In July 1920 two young botanists, Robert Aitkin, newly-appointed lecturer at Natal University College, and postgraduate student George Gale, set out on a arduous trip to the Pondoland (now Maputaland) in northern Natal. From their subsequent report ….”the means of transport was the only one possible in a country unoccupied by white settlers, viz. a wagon and a span of sixteen donkeys. Progress by this means is extremely slow …. it will scarcely be surprising that a day’s journey rarely exceeds twelve miles.” But their efforts were well rewarded when they came across a stand of cycads where (in what seems to be a somewhat exaggerated report)…..”The tallest plant seen was 11 ft. in height and about 3ft. 6ins. in girth. Plants of 6 to 9 ft. are common”. Specimens were collected and are still preserved in the National Herbarium at Pretoria. During the same expedition Aitken and Gale also came across the stand of Raphia palms later named Raphia australis at Kosi Bay. The following year a Colonel Lugge made a similar trip and his cycad specimen is still on file in the Natal Herbarium.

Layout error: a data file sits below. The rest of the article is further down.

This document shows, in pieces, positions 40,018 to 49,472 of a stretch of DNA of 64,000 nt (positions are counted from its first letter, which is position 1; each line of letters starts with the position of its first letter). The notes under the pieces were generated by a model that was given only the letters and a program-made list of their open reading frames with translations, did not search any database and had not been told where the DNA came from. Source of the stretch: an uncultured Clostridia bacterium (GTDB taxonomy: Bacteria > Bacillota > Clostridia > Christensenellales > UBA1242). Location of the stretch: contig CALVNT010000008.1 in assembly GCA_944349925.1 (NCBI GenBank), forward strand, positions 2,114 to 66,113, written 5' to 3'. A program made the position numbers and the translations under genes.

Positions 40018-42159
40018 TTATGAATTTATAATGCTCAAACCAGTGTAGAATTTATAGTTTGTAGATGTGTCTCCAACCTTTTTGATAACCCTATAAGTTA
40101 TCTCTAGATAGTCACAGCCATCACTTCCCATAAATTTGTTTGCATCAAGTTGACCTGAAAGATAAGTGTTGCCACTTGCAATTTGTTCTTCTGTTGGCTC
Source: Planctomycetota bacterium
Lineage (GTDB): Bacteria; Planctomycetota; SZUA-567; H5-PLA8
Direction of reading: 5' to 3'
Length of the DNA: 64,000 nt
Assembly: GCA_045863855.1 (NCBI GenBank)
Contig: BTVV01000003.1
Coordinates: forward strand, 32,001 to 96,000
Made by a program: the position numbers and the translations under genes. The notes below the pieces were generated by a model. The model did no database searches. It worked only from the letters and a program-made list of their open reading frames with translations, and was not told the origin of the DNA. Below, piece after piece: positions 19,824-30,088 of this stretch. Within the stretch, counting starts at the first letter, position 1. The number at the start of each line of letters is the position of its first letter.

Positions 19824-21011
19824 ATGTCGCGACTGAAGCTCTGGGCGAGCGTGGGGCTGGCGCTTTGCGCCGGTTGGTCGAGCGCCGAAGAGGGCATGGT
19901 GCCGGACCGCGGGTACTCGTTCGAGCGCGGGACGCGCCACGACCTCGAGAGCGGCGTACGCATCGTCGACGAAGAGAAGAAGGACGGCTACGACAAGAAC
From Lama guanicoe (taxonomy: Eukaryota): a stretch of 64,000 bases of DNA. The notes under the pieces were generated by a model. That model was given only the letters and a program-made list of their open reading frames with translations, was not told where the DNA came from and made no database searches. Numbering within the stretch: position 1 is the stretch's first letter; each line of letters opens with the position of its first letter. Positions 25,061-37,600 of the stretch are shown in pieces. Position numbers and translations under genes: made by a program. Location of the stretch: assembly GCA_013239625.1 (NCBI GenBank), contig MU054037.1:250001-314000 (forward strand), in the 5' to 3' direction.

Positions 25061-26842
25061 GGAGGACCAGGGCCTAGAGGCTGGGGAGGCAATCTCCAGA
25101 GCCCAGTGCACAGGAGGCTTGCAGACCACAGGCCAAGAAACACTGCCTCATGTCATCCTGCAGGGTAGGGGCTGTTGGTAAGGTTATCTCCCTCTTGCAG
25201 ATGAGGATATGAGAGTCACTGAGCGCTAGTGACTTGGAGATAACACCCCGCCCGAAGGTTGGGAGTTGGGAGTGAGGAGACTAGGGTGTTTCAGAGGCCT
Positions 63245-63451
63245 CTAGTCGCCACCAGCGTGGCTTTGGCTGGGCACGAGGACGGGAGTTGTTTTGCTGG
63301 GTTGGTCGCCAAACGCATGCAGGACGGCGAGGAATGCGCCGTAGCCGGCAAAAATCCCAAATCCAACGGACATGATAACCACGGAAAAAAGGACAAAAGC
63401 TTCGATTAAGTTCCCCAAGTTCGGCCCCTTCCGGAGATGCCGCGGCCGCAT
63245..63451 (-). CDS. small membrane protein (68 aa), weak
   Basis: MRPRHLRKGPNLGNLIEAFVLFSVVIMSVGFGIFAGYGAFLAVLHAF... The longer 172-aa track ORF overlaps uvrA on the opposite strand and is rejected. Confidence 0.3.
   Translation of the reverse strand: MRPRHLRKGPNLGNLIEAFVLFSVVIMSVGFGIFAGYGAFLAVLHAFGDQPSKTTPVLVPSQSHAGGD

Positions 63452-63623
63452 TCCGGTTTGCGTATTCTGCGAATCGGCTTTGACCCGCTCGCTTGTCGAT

During the next ten years or so, a number of people visited the area in which these plants had been found and brought back plants, many of which were planted in Durban homes. A Roman Catholic Missionary, Father Jacob Gerstner, collected plants in the 20’s. A Mr. R.H. Rutherfoord of Obotini gathered specimens in 1927. All these people obtained their specimens independently and there was subsequently a rather curious set of correspondence in the Natal Mercury, in which each of them claims to have discovered the Kosi Bay cycad. Another story tells of a Zulu woman wearing a necklace of the red seeds and being seen in Durban’s West Street by a passing botanist who, on questioning the lady, was told that the seed had come from a plant near Tongaat. In 1930 Sir Arthur Hill and Dr. J. Hutchinson, distinguished botanists from Kew Gardens, visited Durban and saw well established plants of this cycad in several local gardens. On returning to Kew, Hutchinson wrote up a description of the species in the 1932 issue of Kew Bulletin and thus twelve years after its first discovery in Natal, Encephalartos kosiensis was officially named.